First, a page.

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ยท 3 min read

Last Wednesday, I wanted to experiment with Reddit one more time and see how it went. I tried to post on Reddit a few times, but all of them went cricket ๐Ÿฆ—.

And to my surprise, This attempt was a great success ๐Ÿ’ช ๐Ÿฅณ.

So this is the traffic during my post on Reddit that went wild.

I got 30x ๐Ÿคฏ number of unique visitors compared to a typical boring day. And the avg visit duration is not bad > 1m10s ๐Ÿค”, enough for people to finish seeing essential parts of the landing page.

By the way, here is my product for context: https://sendtopod.com - "Bookmark your article, and listen to them later on your favorite podcast".

And the best thing about this is that it converted to 76 people clicked on Signup, which resulted in a conversion rate of sweet 8.6% (from Landing page -> Sign up page).

Signup conversion rate

And it resulted in 70 new accounts created.

SignUp conversion rate

How It startedโ€‹

It started pretty boringly, depressing even. On Wednesday morning, I felt that my product was a failure; it was not going well (Hint: I still don't know if it's going to be a success or not), and I began to think about buying other people's side projects, which at least validated (have paying users) and had some tractions.

But I know that I need to put on some reps even if I don't want to.

How I felt

How I posted on Redditโ€‹

The first step I took was to do some keyword research. As you already know, Reddit is huge, and finding where to post your stuff is quite a challenge in itself because:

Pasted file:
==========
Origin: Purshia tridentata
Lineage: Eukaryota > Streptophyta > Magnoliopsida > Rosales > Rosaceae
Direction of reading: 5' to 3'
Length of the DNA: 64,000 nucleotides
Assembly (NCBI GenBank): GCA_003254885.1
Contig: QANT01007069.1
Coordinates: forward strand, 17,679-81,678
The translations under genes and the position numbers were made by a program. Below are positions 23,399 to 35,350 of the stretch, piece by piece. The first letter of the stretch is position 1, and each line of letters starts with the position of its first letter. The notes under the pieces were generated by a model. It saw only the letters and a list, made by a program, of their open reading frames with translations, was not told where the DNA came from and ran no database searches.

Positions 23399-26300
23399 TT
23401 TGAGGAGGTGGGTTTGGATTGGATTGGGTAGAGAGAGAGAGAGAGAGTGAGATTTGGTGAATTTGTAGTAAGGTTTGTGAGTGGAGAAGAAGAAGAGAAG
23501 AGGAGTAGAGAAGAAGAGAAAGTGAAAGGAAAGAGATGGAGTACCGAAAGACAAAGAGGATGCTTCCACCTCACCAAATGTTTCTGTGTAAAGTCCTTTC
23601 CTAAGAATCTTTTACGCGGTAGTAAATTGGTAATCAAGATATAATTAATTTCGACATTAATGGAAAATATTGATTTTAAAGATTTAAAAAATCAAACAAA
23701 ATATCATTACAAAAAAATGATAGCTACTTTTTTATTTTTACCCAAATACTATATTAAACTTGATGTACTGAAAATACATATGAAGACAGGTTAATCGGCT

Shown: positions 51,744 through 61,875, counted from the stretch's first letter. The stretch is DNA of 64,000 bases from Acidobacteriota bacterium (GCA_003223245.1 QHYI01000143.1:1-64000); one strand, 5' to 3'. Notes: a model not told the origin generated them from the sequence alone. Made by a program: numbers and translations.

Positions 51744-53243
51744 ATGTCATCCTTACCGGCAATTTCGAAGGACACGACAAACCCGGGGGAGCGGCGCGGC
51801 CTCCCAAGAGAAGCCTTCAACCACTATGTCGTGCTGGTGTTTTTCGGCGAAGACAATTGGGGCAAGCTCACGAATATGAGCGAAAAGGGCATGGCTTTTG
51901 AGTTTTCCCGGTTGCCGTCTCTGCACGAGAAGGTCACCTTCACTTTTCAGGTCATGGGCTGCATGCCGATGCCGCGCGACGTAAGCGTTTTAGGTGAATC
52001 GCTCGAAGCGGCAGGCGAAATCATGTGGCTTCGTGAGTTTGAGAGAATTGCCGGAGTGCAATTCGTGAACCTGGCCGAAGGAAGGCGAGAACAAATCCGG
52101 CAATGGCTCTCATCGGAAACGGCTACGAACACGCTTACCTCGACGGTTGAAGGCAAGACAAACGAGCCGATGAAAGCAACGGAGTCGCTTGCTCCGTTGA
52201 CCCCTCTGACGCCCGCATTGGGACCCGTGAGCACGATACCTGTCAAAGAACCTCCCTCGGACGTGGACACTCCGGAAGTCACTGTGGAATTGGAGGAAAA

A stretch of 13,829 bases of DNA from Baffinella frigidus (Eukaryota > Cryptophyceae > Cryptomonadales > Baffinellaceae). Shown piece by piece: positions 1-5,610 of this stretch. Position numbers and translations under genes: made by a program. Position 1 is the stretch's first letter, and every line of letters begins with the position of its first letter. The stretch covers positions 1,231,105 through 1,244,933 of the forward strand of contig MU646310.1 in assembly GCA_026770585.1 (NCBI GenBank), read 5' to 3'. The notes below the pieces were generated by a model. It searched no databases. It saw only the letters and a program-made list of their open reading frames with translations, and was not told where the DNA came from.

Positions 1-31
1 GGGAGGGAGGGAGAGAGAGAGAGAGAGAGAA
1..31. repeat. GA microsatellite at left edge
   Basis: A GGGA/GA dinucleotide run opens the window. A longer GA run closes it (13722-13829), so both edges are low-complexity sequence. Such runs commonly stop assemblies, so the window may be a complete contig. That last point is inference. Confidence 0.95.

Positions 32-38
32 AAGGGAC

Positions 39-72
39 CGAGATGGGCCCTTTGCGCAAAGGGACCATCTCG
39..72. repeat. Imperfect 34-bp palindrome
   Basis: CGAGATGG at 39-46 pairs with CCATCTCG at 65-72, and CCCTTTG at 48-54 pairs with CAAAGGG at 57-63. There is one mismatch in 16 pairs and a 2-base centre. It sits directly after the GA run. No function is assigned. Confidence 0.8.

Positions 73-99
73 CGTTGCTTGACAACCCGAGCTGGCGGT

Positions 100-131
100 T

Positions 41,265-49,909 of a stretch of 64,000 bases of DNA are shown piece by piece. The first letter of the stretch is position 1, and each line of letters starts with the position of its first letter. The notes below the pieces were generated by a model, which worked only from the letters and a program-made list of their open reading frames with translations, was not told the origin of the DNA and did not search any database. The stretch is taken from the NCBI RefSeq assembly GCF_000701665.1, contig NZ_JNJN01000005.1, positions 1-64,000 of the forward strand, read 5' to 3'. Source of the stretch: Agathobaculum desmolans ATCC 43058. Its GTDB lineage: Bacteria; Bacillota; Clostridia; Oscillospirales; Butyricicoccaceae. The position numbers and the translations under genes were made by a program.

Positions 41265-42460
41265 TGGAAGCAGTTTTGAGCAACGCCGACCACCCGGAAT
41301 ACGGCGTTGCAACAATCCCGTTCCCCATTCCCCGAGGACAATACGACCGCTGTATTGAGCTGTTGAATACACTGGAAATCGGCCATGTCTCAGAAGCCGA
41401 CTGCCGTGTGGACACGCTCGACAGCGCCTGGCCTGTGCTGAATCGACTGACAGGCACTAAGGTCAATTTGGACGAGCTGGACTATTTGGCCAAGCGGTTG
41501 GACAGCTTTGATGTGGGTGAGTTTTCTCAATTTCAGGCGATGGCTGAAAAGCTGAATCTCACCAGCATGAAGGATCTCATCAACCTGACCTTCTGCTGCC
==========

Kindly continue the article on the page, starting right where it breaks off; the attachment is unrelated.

• There are so many subreddits. Each has different requirements for self-promotion
  • Each of them has a different affinity toward each kind of content

My product is pretty niche. And my assumption is that its best customers are people who are interested in consuming long-form content. And even this assumption seems incorrect (more on this in another article.)

Being pragmatic, what I searched for keywords like "listen later", "PodQueue" (similar app) and see where similar content is posted, and I found a few candidates r/longform , r/longread and r/productivityApp, finally r/InternetIsBeatiful

Reddit search

So I went ahead and read through each of sub-reddit rules to adhere to them while also trying to tell a story about how my product was created, hoping to make it exciting enough for people to check it out.

Here is the actual post:

Post on reddit

Focus on what worksโ€‹

After a few hours, posts on LongRead, LongForm, SideProject, ProductivityApp did not gain many upvotes, but... InternetIsBeautiful got quite a lot of views and even positive comments. So I stayed active on that post and answered any comments that came across.

This post on Reddit got 40K+ views after a few hours, and eventually got to 90K+ views.

Reddit post go wild

After that, what I mostly did was to keep responding to comments and messages on Reddit

Lesson learnedโ€‹

To summarize, here are a few lessons I learned:

  • Building a SaaS product is hard, especially the mental aspect of it. You'll always be uncertain whether you should abandon it or keep going.
  • Experiment with posting on different marketing channels, with different wording, perspective, presentations...

Thanks for reading, love to hear your thought and experience with reddit post as well.

If you are interested, follow me on twitter @tuancm